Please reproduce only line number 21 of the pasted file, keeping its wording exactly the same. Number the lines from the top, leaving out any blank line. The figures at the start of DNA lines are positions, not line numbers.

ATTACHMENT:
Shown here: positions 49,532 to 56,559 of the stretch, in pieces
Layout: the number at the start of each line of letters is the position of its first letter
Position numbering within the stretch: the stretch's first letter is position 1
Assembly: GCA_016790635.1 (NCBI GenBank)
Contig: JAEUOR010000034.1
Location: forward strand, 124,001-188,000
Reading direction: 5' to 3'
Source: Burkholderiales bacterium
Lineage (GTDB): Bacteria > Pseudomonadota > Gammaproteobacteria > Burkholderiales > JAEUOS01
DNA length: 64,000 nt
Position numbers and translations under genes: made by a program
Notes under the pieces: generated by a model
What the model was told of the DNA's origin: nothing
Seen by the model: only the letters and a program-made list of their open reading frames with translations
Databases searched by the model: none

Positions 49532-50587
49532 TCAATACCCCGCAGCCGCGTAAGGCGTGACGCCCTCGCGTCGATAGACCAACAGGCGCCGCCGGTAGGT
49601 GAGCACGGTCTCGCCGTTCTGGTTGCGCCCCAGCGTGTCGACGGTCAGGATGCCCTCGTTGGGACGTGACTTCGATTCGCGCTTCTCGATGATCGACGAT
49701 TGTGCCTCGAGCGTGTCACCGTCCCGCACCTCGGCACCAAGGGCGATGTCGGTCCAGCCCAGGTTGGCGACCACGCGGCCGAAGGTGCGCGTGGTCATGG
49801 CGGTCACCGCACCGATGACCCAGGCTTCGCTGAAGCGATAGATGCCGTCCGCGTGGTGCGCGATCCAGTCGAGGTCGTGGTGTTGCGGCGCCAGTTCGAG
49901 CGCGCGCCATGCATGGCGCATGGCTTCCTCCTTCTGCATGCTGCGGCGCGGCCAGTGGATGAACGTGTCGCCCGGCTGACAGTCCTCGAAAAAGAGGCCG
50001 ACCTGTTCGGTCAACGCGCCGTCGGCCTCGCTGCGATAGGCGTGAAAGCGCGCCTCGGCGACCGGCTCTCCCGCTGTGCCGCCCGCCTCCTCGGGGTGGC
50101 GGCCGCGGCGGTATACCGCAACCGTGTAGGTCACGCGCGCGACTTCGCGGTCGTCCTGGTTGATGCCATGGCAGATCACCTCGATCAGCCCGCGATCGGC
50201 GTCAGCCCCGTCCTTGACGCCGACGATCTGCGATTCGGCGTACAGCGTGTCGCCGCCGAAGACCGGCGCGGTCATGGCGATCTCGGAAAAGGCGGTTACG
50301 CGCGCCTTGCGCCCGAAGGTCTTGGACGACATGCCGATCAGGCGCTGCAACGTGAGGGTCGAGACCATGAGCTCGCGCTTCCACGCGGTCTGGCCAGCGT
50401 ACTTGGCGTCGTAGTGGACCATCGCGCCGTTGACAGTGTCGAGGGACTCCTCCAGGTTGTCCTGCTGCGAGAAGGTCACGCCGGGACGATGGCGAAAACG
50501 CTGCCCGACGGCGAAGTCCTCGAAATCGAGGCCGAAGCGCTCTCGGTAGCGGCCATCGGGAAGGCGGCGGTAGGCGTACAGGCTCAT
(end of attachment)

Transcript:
49901 CGCGCGCCATGCATGGCGCATGGCTTCCTCCTTCTGCATGCTGCGGCGCGGCCAGTGGATGAACGTGTCGCCCGGCTGACAGTCCTCGAAAAAGAGGCCG